Blog: Extension of maternity leave: Jabong's views

Diversity

Extension of maternity leave: Jabong's views

While the corporates and the governments get ready for these strong policy statements; there are other challenges on the ground which Business leaders need to address while they execute
Extension of maternity leave: Jabong's views

Jabong is a women centric brand. Women represent 30% of our workforce and 60% of our revenue. To make an ‘inclusive’ statement - is not just a fashionable and a social need but an economic imperative.

Fundamental question for our business was - how would we cater to the fivefold growth for our women customers in next 4 years; if we don’t encourage an environment which understands and represents their needs. Several studies show that revenue contributions from women customers will more than double in online retail by 2020. This is a huge customer segment potential we will miss, if we don’t get it right.

While the world debates the pros and cons of providing Maternity Leave for 26 weeks; for us at Jabong, it was a no brainer to make some bold interventions even if they had their flip side. 

At a more macro level; I am moved by some of the data insights which various researches have thrown up in the recent past. Number of women at entry level positions constitutes about 25%, it drops to 16% at middle management and sharply declines to 4% at senior management level. Inability to provide an enabling work environment for young mothers is undoubtedly one of the major root causes. 

 In one of the recent articles of August 2016 in Washington post, Jody Heymann, founding director of the World Policy Analysis Center, says that “European countries view paid leave for mothers as an investment in their economy”. Her study further validates, when women don't receive paid maternity leave, they are more likely to drop out of the workforce, therefore losing income for themselves and their families. Countries can either work with half of their workforce or compete with their full workforce, which requires paid maternity leave.

While the corporates and the governments get ready for these strong policy statements; there are other challenges on the ground which Business leaders need to address while they execute:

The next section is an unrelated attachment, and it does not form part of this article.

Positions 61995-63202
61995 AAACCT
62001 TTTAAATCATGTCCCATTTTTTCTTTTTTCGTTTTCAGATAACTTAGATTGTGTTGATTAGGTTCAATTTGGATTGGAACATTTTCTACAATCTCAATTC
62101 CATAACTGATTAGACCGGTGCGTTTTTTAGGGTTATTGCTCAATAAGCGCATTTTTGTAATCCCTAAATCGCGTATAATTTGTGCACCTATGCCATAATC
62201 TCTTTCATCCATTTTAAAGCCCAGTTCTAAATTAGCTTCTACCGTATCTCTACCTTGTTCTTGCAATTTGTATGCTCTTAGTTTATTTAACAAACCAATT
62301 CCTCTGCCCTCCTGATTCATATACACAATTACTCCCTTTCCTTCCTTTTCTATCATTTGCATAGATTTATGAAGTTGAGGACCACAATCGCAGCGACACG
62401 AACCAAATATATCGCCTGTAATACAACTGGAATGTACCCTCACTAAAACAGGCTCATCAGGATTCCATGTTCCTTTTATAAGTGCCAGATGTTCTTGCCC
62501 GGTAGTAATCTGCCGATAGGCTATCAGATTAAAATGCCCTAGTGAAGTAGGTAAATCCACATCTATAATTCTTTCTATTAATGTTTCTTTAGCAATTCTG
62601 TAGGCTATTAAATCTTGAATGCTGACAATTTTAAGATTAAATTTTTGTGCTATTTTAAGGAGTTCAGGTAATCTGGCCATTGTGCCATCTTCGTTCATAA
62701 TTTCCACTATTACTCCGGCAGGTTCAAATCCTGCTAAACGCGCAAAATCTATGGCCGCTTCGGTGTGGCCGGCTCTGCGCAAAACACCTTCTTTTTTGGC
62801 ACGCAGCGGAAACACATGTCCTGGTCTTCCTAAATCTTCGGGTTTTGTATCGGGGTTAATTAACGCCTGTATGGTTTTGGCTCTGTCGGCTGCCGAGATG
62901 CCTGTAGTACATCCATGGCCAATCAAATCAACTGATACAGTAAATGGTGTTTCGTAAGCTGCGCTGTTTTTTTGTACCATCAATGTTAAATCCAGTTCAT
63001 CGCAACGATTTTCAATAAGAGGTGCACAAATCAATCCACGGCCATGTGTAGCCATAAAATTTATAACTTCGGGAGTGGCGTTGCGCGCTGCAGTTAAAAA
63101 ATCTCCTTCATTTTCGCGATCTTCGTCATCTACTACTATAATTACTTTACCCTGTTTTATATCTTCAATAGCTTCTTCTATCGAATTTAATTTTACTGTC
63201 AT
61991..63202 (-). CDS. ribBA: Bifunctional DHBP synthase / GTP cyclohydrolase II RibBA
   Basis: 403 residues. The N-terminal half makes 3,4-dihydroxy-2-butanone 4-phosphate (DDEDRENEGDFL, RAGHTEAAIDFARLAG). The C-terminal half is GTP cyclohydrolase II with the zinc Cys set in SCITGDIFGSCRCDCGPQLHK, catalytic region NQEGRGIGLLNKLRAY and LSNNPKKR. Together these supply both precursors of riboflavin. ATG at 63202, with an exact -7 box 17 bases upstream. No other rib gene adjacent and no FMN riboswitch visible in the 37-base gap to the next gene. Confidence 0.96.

Increase in headcount and wage cost:

  • With 6 months of continued absence; companies under tremendous EBITDA pressure on headcount and wage cost need to do workforce planning innovatively.

 

Performance Culture norms:

  • Should women on family way be part of the performance rating bell curve?
  • How should their promotions, movement to critical roles be addressed?
  • Rules for performance increment and bonus need to be rewritten
  • Top talent frameworks which typically require consistent performance over couple of years; will need a rejig

 

This policy propels discrimination:

  • For a lot of roles, business sometimes may prefer hiring male candidates over females.


These are real and hard questions to answer. Few companies ahead of the curve in managing women workforce have found their way around by having a separate performance bell curve, fixed percentage representation for women in promotions / hiring and different levels of workforce hierarchy etc.

At Jabong, we have started to do proactive workforce planning to ensure backfill, cross training, redeployments, knowledge transfer to make it a win-win for the organization as well as the employee. As part of our Performance culture guidelines, women who are on maternity leave get rated for their performance for the period they have worked, thus ensuring a fair assessment. Women workforce is an important talent segment for Jabong’s growth that we surely don’t want to lose out on.

Quota of sorts - not the best solution but at least a beginning in the right direction!

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Topics: Diversity, Culture

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